As a result, REBA issued Title Standard number 78, in addition to Title Standard numbers 10, 14, 36, 41, 43, 50 and 71 as of May 7th, 2012. We will not write those standards out here, but suffice it to say that the options available to those seeking to sell real estate out of a probate estate are somewhat confusing. Nevermind that different title insurance companies (those entities primarily concerned with the validity of deeds) might require more stringent standards for their own policies. Our recommendation to probate clients who plan to sell Cape Cod or south shore real estate out of a probate estate is simply to initiate the formal process from the beginning.
But just to be concise, the Title Standards technically allow for real estate to be probated in Massachusetts under the following three situations:
- If the decedent died intestate (without a will), only after petitioning the court for a separate license to sell real estate – whether under the formal or informal process.
- If the decedent died testate (with a will), but the will does not grant the personal representative a power to sell real estate, only after petitioning the court for a separate license to sell real estate – whether under the formal or informal process.
- If the decedent died testate, and the will does grant the personal representative a power to sell real estate, no separate petition to sell real estate is required – but only if the probate is initiated under the formal process.
When Real Estate Under Massachusetts Probate May be Sold
There are no formal requirements on when to sell a home out of a probate estate in Massachusetts, but individual circumstances will dictate timing. In order to apply (“petition”) for the license to sell, for example, the petitioner must have an offer pending from a potential buyer. The agreed upon purchase price is in fact an essential element of the license to be granted. That means of course that if for some reason, the agreed upon price of the subject real estate is modified under a license to sell, another petition for a license to sell must be granted before the sale can proceed.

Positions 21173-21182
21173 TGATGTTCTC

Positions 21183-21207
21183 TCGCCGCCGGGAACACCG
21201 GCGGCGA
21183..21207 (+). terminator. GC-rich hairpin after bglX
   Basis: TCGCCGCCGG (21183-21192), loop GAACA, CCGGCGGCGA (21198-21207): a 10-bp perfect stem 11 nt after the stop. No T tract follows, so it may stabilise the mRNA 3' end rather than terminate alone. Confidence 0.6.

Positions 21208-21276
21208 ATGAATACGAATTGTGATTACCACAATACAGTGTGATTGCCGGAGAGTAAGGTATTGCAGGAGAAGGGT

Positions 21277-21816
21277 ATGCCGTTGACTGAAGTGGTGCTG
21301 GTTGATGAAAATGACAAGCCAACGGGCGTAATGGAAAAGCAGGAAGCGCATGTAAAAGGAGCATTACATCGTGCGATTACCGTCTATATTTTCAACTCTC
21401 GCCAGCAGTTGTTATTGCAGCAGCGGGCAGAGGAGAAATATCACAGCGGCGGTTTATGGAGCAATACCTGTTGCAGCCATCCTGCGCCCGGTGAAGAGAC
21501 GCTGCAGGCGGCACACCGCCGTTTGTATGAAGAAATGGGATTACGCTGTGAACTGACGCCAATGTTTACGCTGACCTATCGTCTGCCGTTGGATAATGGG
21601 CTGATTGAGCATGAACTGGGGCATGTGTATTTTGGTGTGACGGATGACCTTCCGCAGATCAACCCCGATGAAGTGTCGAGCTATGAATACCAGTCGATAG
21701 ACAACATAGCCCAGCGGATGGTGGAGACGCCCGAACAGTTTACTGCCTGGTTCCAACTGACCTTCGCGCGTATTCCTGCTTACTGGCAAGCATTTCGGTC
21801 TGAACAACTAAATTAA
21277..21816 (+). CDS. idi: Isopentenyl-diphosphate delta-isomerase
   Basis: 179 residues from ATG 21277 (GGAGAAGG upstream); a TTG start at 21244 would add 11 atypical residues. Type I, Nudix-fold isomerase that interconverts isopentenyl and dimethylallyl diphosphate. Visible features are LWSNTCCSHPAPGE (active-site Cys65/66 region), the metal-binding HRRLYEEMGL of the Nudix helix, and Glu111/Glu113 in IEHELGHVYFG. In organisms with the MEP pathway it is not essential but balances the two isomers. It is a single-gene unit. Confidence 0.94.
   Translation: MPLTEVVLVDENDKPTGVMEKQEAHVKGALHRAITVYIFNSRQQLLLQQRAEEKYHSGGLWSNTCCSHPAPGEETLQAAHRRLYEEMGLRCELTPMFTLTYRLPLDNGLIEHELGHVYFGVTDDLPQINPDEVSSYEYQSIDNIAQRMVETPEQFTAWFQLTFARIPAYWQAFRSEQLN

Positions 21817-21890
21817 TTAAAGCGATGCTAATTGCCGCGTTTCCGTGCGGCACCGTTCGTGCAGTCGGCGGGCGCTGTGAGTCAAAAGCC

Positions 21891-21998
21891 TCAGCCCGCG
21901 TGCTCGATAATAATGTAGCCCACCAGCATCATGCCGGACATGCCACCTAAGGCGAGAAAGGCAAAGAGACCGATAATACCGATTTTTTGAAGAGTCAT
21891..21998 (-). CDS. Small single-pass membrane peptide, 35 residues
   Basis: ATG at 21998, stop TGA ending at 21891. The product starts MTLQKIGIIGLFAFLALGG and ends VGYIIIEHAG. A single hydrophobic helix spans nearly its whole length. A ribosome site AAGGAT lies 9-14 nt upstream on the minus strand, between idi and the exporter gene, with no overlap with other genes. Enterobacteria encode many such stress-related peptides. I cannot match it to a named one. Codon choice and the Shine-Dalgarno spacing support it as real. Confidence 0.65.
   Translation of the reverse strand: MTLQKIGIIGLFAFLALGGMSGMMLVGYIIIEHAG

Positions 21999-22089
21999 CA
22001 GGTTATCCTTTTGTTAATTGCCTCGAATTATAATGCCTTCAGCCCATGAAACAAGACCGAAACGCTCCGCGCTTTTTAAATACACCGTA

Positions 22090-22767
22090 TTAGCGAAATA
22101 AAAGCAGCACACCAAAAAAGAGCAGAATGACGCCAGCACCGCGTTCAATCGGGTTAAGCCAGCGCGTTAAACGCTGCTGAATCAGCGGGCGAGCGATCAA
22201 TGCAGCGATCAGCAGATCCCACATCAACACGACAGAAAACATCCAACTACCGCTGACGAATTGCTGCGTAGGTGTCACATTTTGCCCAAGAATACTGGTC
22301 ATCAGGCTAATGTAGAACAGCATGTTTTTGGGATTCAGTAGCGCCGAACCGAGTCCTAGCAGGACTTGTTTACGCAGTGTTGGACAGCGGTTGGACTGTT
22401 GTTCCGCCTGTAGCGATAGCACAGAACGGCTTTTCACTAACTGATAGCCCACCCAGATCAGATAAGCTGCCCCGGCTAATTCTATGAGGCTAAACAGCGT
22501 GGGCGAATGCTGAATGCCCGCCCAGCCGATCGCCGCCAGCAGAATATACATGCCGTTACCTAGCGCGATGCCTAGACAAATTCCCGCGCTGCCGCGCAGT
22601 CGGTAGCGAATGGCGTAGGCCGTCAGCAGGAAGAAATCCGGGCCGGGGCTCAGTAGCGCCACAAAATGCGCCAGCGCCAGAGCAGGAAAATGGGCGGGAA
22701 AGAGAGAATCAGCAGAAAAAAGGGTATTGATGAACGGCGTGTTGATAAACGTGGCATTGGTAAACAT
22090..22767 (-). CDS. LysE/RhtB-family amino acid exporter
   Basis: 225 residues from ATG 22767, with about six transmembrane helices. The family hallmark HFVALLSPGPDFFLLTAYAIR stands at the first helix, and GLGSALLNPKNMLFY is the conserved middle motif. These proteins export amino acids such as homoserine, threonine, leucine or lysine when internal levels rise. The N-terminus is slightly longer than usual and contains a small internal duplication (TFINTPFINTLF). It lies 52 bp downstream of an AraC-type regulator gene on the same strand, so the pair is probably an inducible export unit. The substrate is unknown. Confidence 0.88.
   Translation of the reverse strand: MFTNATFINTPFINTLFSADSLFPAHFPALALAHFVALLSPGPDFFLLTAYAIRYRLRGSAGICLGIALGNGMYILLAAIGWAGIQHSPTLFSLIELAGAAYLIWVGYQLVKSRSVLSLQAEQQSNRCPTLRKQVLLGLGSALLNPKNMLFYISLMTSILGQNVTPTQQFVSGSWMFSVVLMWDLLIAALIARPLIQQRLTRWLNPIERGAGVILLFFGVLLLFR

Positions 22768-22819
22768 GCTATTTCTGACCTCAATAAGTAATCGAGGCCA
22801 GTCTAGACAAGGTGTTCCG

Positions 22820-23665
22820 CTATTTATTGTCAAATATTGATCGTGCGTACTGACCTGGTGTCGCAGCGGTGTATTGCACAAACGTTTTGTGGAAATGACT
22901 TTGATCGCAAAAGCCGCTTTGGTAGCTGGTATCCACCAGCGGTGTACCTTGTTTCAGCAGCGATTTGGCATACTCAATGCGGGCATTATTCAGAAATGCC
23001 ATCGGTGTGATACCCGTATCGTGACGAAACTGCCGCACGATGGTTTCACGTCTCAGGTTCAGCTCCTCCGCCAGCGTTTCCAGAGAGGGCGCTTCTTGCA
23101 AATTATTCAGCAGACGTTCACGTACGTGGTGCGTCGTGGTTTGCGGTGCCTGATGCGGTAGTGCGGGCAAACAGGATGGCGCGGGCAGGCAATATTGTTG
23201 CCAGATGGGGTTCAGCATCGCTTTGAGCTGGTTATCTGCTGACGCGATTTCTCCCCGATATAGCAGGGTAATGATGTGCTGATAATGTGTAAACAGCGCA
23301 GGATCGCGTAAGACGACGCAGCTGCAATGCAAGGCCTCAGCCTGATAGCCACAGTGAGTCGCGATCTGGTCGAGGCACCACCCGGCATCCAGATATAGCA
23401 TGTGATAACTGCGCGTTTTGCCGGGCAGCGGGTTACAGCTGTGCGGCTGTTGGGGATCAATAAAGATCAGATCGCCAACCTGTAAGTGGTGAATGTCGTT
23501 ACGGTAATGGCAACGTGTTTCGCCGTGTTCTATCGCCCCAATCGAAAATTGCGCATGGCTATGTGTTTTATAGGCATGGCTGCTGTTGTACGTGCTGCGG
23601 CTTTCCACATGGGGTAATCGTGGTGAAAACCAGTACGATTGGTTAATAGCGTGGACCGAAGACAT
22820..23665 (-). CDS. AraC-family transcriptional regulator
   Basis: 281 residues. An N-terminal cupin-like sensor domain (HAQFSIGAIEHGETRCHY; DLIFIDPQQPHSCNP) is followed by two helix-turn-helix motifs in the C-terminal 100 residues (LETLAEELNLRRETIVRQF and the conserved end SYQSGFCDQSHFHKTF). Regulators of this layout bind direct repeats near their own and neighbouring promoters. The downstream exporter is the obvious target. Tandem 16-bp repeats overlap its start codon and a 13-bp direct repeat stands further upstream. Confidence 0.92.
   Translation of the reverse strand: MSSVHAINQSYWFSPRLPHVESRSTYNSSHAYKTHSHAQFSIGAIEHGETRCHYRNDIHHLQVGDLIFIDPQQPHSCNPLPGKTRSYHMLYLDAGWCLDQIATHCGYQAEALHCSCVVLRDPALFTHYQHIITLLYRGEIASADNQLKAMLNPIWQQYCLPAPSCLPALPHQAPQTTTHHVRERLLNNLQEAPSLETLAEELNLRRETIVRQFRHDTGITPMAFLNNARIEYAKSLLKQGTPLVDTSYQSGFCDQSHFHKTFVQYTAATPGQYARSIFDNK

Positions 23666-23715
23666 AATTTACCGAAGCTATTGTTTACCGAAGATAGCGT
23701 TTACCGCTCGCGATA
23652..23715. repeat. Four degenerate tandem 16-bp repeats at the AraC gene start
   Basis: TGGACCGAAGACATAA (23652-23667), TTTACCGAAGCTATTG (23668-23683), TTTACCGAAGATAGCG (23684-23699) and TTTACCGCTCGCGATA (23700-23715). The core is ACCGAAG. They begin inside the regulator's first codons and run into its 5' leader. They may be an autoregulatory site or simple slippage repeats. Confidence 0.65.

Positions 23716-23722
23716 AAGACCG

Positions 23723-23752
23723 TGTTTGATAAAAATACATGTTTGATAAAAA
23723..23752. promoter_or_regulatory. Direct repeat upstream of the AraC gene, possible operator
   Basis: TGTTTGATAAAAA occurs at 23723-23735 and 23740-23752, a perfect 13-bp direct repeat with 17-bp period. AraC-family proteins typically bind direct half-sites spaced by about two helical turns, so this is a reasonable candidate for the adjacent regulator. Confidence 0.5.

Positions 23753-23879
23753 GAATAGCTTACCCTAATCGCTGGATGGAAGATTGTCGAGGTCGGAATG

In addition, a license to sell real estate under Massachusetts is not granted indefinitely, but for a fixed and certain period of time. Again, the assigned time period ensures extra certainty on title, and on who is legally empowered to convey the property. Under ordinary circumstances the length of this license would yield plenty of time to conduct the sale of real estate. The nature of Massachusetts probate however, as we frequently tell our clients, is that the process can be very unpredictable.
When someone passes away there are often very few, if any, family or friends who have a complete understanding of that person’s debts and assets. Accordingly when probate is filed, an unknown creditor’s claim may come in. Equally unpredictable is the behavior of a collection of beneficiaries who may be family members with hard feelings, or may simply have different financial needs and/or desires. The best way to navigate these difficult hurdles, of course, is to enlist the services of an experienced probate attorney. Personal representatives seeking expertise in this area should always feel free to call Attorneys Tim McNamara and William Yates for a free consultation at our Sandwich law office, 508-888-8100.